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CONCERNING the condition and organisation of the vast Maurya empire the Greeks have provided us with a considerable body of valuable information : and, as the Arthashastra furnishes the means of describing the complete polity existing at the time, its land system, its fiscal system, its administrative system, its law, its social system, with some view of literature and religion, we shall not forgo the opportunity, so rare in Indian history - we must wait for the time of Akbar and the Aini Akbari - of dwelling a little on the picture.

As regards the land itself, we may distinguish the forest, the pasture or grazing-ground, and the cultivated area. The forests must have been much more extensive than at present, and they clearly comprised both relatively inaccessible tracts inhabited by wild unsubdued tribes and others which were within the reach of the administration, visited by trappers and hunters, utilized for raw material, reserved for elephant-grounds, state hunting-grounds, parks, and Brahman settlements. The pasture must have included both large spaces (vivita) occupied by the nomad, tent-dwelling ranchers, who were the direct descendants of the old Vedic tribes, and also more restricted areas in the neighborhood of the villages. The latter, which then as now were the main feature of the country, had their definite boundaries, their village halls, no doubt representing the forts of ancient times, and their independent internal economy. Less, if at all, organised were the stations (ghosha), or hamlets which formed the headquarters of the ranching class.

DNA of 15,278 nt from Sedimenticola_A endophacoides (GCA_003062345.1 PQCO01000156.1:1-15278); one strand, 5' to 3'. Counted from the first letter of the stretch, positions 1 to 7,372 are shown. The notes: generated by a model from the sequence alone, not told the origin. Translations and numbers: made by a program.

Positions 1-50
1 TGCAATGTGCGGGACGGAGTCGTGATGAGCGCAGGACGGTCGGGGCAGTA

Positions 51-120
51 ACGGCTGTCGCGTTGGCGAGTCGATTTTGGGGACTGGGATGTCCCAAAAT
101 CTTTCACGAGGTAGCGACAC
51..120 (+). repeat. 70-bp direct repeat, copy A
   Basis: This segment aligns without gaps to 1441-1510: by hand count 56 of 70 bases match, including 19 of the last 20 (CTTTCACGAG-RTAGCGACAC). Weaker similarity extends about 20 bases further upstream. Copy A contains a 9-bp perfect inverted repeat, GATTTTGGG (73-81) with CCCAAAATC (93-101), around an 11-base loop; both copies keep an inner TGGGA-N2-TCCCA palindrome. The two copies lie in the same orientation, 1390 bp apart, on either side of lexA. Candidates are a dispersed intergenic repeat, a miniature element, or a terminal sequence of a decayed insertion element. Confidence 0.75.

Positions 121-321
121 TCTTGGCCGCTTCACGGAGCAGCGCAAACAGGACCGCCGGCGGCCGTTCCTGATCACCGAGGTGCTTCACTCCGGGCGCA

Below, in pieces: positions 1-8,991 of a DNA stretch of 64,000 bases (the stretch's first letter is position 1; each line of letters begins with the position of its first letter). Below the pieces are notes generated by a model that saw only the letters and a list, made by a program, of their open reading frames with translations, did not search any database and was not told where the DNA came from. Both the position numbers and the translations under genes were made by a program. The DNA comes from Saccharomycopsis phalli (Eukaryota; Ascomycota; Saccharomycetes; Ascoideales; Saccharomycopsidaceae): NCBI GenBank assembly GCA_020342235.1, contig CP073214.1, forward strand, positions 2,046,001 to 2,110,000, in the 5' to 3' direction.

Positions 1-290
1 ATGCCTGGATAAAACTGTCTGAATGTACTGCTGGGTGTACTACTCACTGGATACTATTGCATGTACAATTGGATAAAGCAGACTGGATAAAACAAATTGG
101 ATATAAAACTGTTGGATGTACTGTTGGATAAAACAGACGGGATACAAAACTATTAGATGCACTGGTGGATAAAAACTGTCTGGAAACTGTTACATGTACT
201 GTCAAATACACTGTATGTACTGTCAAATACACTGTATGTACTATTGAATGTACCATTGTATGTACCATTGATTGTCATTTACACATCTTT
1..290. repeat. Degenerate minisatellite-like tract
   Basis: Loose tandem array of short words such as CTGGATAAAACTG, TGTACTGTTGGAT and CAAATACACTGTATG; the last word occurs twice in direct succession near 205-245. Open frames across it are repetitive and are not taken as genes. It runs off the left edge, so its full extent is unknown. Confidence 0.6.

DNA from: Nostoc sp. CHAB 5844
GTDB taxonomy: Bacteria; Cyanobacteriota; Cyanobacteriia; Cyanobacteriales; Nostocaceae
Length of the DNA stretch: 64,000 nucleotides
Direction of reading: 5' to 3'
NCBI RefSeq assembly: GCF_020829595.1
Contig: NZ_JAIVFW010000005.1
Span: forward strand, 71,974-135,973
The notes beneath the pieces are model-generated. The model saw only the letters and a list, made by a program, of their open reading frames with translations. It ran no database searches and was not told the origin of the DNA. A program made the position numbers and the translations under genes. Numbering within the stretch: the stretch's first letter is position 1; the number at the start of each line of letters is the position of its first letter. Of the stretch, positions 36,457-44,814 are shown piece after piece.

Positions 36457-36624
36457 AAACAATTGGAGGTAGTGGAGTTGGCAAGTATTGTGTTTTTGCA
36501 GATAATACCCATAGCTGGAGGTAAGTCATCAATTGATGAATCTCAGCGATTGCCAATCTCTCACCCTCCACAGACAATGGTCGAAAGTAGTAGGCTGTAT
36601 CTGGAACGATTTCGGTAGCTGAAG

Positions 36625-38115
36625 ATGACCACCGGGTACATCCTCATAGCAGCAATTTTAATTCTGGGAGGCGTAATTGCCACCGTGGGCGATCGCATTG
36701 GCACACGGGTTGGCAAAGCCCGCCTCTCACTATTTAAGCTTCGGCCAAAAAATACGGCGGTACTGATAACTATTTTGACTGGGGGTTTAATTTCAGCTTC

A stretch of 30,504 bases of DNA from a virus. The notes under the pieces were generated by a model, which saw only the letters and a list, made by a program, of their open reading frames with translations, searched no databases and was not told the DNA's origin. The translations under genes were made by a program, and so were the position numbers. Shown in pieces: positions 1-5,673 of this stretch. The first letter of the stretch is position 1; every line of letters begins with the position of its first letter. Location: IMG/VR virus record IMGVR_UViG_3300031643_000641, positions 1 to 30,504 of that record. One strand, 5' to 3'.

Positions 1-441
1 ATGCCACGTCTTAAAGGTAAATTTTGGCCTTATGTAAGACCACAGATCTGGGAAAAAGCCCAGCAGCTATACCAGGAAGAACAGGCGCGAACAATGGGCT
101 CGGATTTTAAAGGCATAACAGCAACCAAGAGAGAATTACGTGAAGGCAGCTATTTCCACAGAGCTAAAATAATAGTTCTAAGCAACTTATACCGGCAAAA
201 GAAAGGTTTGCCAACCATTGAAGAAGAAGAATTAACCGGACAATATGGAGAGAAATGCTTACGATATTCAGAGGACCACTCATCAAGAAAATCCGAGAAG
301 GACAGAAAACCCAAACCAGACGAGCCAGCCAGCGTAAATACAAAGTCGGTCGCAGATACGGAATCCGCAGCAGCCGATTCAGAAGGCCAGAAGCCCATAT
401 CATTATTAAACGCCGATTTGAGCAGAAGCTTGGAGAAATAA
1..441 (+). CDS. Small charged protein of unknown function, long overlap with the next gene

Apart from the royal domains, which must have been considerable, the ultimate property in the land appertained, in the sense which has since prevailed, to the king : that is to say, the king was entitled to his revenues therefrom, and in default could replace the cultivator in his holding. This does not preclude alienation or subdivision by the occupier, the royal title persisting through each change. It was the king's business to organize the agricultural productivity by encouraging the surplus population to settle new or abandoned tracts. Irrigation was an object of great solicitude and naturally under the charge of the state, which regulated the supply of water and derived revenue therefrom.

The bulk of the population consisted of actual cultivators, and Megasthenes remarks that their avocation was to such a degree defined (by the rule of caste) that they might be seen peacefully pursuing it in the sight of contending armies. The higher classes in the country had not a landowning, but an official, qualification, being entitled for their maintenance to a defined portion of the revenue. This corresponds to the jagir system of Musalman times. The assignment might be the revenue of an estate, a village, a town, or according to circumstances. On a minor scale the same principle was applied to the ranching class, which received for maintenance a proportion of the stock.